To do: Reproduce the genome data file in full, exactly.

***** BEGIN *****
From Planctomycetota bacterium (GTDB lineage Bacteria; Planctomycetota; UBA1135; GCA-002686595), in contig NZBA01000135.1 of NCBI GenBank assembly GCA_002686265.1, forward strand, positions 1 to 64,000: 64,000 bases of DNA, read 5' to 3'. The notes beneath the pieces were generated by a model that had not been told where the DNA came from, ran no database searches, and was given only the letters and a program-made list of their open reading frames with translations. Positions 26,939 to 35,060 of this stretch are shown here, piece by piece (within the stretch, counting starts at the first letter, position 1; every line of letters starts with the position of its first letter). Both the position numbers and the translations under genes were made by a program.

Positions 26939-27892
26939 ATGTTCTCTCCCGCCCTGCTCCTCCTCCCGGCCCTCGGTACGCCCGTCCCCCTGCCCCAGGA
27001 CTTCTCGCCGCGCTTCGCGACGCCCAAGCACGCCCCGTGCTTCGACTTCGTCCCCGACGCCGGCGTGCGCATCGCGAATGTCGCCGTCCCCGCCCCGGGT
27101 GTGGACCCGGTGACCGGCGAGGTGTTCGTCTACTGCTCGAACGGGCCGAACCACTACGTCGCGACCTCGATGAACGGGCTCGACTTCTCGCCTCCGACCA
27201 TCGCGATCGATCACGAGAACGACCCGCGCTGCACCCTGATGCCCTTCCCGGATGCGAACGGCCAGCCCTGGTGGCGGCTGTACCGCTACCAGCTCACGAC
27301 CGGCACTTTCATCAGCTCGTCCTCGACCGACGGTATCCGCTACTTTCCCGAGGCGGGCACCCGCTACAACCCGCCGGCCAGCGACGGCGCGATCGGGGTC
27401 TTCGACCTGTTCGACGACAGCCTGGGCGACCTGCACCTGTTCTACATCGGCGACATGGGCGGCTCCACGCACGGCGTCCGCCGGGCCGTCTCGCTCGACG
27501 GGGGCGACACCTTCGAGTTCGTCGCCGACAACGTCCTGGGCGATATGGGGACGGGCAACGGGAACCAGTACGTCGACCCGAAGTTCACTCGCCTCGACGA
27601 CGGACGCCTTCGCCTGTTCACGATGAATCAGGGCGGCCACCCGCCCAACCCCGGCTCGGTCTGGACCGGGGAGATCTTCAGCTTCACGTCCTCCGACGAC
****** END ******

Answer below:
From Planctomycetota bacterium (GTDB lineage Bacteria; Planctomycetota; UBA1135; GCA-002686595), in contig NZBA01000135.1 of NCBI GenBank assembly GCA_002686265.1, forward strand, positions 1 to 64,000: 64,000 bases of DNA, read 5' to 3'. The notes beneath the pieces were generated by a model that had not been told where the DNA came from, ran no database searches, and was given only the letters and a program-made list of their open reading frames with translations. Positions 26,939 to 35,060 of this stretch are shown here, piece by piece (within the stretch, counting starts at the first letter, position 1; every line of letters starts with the position of its first letter). Both the position numbers and the translations under genes were made by a program.

Positions 26939-27892
26939 ATGTTCTCTCCCGCCCTGCTCCTCCTCCCGGCCCTCGGTACGCCCGTCCCCCTGCCCCAGGA
27001 CTTCTCGCCGCGCTTCGCGACGCCCAAGCACGCCCCGTGCTTCGACTTCGTCCCCGACGCCGGCGTGCGCATCGCGAATGTCGCCGTCCCCGCCCCGGGT
27101 GTGGACCCGGTGACCGGCGAGGTGTTCGTCTACTGCTCGAACGGGCCGAACCACTACGTCGCGACCTCGATGAACGGGCTCGACTTCTCGCCTCCGACCA
27201 TCGCGATCGATCACGAGAACGACCCGCGCTGCACCCTGATGCCCTTCCCGGATGCGAACGGCCAGCCCTGGTGGCGGCTGTACCGCTACCAGCTCACGAC
27301 CGGCACTTTCATCAGCTCGTCCTCGACCGACGGTATCCGCTACTTTCCCGAGGCGGGCACCCGCTACAACCCGCCGGCCAGCGACGGCGCGATCGGGGTC
27401 TTCGACCTGTTCGACGACAGCCTGGGCGACCTGCACCTGTTCTACATCGGCGACATGGGCGGCTCCACGCACGGCGTCCGCCGGGCCGTCTCGCTCGACG
27501 GGGGCGACACCTTCGAGTTCGTCGCCGACAACGTCCTGGGCGATATGGGGACGGGCAACGGGAACCAGTACGTCGACCCGAAGTTCACTCGCCTCGACGA
27601 CGGACGCCTTCGCCTGTTCACGATGAATCAGGGCGGCCACCCGCCCAACCCCGGCTCGGTCTGGACCGGGGAGATCTTCAGCTTCACGTCCTCCGACGAC